Arizona experiencing unusually mild flu season amid pandemic
PHOENIX — While COVID-19 cases are spiking in Arizona, the flu season is off to a very slow start.
Only 117 flu cases have been reported statewide, according to the latest state data. This time last year, nearly 2,500 had been reported. The average over five seasons shows about 900 flu cases were reported by now.
Arizona’s former health director isn’t surprised.
“I expect to see a more mild influenza season because of these unique interventions that are happening this year,” Will Humble, who now serves as the executive director of the Arizona Public Health Association, told KTAR News 92.3 FM.
It’s more common to see people wearing a face mask in public. More people are also social distancing and avoiding large gatherings.
Humble said those same measures that are protecting people from COVID-19 are also protecting people from the flu.
Arizona’s flu season so far appears to be following a national trend. Across the United States, flu activity is lower than usual for this time of year.
Meanwhile, the Southern Hemisphere’s flu season, which ended in September, was also unusually mild.
Humble said the low number of flu cases reported in Arizona so far could also be due to more people getting the flu shot this year.
In September, the Arizona Department of Health Services rolled out the “Roll Up Your Sleeve” campaign in hopes of increasing flu vaccinations. It encouraged people — especially health care workers, families with young children, college students and vulnerable adults — to get the flu shot as soon as possible.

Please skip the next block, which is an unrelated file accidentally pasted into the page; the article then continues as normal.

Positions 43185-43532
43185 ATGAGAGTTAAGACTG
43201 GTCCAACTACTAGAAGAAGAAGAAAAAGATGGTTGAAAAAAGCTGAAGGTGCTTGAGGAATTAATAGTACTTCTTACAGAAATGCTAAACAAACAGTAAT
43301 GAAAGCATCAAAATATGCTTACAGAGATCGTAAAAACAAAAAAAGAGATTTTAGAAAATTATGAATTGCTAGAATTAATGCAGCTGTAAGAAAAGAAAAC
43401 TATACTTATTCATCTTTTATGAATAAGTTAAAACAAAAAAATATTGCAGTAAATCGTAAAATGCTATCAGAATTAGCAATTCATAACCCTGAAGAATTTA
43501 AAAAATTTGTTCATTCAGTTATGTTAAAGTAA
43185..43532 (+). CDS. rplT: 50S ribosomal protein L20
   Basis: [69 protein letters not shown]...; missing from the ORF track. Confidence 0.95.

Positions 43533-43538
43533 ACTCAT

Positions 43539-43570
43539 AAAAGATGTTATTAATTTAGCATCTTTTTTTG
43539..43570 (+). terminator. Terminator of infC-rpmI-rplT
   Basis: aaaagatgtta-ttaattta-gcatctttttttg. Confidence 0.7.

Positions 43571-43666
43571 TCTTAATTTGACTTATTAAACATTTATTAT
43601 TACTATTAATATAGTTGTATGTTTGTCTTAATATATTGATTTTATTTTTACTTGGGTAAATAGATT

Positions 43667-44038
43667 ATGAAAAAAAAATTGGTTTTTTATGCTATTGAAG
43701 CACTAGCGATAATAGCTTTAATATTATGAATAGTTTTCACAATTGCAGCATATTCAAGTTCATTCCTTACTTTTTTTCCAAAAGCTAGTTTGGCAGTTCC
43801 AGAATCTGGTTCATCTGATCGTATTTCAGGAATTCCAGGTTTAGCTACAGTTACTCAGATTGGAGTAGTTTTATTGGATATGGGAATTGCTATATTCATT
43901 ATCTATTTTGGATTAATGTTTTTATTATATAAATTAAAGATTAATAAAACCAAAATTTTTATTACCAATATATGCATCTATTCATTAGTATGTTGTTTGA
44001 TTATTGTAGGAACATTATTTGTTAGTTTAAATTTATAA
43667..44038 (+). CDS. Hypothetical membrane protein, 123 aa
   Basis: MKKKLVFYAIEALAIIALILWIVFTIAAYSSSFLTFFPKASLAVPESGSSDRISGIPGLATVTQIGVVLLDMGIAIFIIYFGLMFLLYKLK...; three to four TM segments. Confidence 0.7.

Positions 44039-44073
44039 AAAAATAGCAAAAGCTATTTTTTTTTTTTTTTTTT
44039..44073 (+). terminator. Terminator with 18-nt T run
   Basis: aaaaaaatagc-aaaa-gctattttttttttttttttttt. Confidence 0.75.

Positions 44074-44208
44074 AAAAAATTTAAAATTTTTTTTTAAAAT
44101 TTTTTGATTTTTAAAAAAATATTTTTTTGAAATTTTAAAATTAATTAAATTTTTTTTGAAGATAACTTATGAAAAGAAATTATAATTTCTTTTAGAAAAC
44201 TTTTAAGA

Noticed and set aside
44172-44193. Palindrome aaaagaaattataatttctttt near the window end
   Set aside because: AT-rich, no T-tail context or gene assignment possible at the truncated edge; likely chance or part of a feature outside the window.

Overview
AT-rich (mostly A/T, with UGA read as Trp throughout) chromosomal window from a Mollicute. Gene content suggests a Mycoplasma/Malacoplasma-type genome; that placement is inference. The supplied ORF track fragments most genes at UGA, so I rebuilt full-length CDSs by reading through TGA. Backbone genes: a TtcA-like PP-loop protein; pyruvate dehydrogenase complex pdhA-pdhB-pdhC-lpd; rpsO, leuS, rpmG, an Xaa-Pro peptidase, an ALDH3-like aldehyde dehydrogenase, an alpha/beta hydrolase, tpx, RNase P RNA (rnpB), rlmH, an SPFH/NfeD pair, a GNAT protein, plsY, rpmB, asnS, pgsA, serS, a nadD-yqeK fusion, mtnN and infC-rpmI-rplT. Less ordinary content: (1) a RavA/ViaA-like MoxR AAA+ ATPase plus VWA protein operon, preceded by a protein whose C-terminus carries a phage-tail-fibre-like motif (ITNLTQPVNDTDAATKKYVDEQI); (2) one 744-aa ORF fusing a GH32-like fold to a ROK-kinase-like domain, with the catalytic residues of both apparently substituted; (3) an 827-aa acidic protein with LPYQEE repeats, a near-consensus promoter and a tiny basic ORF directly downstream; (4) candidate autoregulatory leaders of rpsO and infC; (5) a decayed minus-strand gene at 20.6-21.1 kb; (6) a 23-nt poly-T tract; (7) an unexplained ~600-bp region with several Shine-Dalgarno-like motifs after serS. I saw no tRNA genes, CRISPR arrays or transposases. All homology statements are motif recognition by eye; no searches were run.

State leaders advocating for the campaign worried the flu and COVID-19 would overwhelm hospitals.
Humble said he expects COVID-19, rather than the flu, will overwhelm hospitals given that this year’s flu season will likely be mild.
He added the low number of flu cases so far shows how effective measures, like wearing a mask, can be.
“Once this season is over and COVID-19 is behind us, we’ll have an opportunity to look back at this and recognize perhaps that it might be a good idea to wear a mask while you’re in public every year, even when COVID-19 is a sporadic illness,” he said.